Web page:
- Netflix has said it doesn't want to run ads, but industry experts say Monday that it might have to if it wants to grow.
- Ad executives from YouTube and JPMorgan Chase imply during a panel at IAB's Digital Content NewFronts that Netflix would have no choice but to start displaying ads and that Netflix is recruiting people to help grow the business.
- Several other streaming services such as Hulu offer both ad-free and ad-supported versions of their services.
Netflix has said it doesn't intend to ever run traditional ads. But advertising industry experts aren't so sure that will be the case.
During a panel at IAB's Digital Content NewFronts on Monday, executives from YouTube, JPMorgan Chase, media agency UM and MediaLink were asked about Netflix staying ad-free.
"Well, that's not what their recruiters say," said Tara Walpert Levy, YouTube and Google's VP of Agency and Media Solutions. "They're going to need growth. Eventually, they're going to need more growth."
JP Morgan Chase CMO Kristin Lemkau said consumers would be open to ad-supported options if those options are transparent and consumers understand the value exchange.
"The consumer wants choice and they want something that creates value for them," Lemkau said. "To the extent that you've got this subscription version versus the non-subscription version, consumers will take that tradeoff."
She spoke about "the biggest thing to happen in TV last night," referring to the airing of the latest "Game of Thrones" episode.
"It wouldn't have worked with ads," she said. "That piece of content, that type of storytelling couldn't have happened with ads. The army of the dead are at the wall, and we're still fighting among the houses."
Other streaming services offer both ad-supported and ad-free options. Hulu, for example, sells its ad-supported service for $5.99 per month. It costs $11.99 per month without ads. CBS All Access has similar offerings.
Joshua Lowcock of media agency UM said though there's been a move toward getting rid of ads, it will go back the other way. Lowcock is global brand safety officer and U.S. chief digital and innovation officer at the agency, owned by Interpublic Group.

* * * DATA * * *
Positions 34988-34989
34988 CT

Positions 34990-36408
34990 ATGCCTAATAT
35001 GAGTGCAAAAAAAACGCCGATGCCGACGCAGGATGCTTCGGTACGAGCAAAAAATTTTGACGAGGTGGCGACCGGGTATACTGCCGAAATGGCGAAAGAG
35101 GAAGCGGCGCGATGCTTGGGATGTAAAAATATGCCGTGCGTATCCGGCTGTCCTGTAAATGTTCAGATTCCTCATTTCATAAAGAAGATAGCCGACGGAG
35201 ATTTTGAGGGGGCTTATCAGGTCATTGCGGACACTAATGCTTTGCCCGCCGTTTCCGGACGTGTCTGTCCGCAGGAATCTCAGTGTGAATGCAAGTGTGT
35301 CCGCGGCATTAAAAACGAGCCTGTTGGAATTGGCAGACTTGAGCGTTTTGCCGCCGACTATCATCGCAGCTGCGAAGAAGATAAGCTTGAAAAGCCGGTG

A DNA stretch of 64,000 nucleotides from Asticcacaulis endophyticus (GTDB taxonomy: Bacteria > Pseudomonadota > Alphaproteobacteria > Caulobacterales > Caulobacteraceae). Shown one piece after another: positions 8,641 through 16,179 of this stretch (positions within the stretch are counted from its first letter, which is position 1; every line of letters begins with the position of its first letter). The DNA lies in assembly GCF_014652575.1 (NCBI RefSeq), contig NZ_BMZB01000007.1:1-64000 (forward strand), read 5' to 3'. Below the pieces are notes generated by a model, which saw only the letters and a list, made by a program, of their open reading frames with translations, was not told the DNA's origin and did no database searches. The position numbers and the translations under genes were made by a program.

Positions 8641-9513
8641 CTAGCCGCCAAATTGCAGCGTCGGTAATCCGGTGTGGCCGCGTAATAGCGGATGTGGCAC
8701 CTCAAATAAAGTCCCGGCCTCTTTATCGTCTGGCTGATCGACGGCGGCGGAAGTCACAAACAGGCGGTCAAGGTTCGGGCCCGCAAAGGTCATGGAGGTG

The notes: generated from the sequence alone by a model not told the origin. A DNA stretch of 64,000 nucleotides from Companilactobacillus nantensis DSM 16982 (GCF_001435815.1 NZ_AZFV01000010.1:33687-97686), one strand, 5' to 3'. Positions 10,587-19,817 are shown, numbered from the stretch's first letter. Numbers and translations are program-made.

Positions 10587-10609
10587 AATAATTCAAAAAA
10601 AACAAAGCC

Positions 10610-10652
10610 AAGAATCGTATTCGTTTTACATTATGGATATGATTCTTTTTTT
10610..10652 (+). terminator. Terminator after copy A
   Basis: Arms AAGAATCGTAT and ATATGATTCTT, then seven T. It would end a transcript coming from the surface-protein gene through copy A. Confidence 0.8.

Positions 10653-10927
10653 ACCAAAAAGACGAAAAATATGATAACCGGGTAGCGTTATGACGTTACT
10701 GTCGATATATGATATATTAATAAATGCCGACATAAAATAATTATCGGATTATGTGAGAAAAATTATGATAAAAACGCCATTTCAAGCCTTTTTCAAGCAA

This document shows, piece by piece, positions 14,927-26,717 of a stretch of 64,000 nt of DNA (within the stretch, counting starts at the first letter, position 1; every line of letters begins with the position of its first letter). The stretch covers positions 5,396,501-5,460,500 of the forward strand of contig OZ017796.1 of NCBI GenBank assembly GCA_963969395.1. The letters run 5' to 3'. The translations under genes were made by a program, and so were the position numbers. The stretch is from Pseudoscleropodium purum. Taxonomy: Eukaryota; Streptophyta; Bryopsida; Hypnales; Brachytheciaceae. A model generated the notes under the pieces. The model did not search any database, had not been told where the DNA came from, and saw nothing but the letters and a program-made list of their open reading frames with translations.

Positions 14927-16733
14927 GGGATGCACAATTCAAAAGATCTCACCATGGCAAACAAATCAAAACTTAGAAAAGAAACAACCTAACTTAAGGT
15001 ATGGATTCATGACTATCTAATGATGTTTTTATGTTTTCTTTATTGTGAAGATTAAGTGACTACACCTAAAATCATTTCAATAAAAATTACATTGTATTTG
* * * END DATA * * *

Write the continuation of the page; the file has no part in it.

"We grew up in digital, believing we should inject ads everywhere at every moment we could," Lowcock said. "And that's why you've seen ad blockers and a move to ad-free environments. I think there will become a tipping point where ads come back. Netflix is ad-free now. I can't imagine a world where Netflix will be ad-free forever. If you look at their content costs ... that's where addressable advertising and new ad formats will come in."
Netflix did not respond to a request for comment on the panelists' remarks.
The entrance of new streaming players like Apple and Disney were a point of discussion in Netflix's shareholder letter recently. In it, the company claimed it didn't anticipate "these new entrants will materially affect our growth because the transition from linear to on-demand entertainment is so massive and because of the differing nature of our content offerings." Disney will pull its movies from Netflix this year to stream on its own new service. Netflix has a market cap of $162.6 billion, compared with Disney's $250.4 billion.
Netflix stock fell about 1% earlier this month after reporting its first-quarter earnings. The company posted quarterly revenue that beat estimates but included light guidance for the following quarter. The company ended 2018 with 139 million paid subscribers, up 26 percent for the year. Competitor Hulu ended 2018 with more than 25 million subscribers.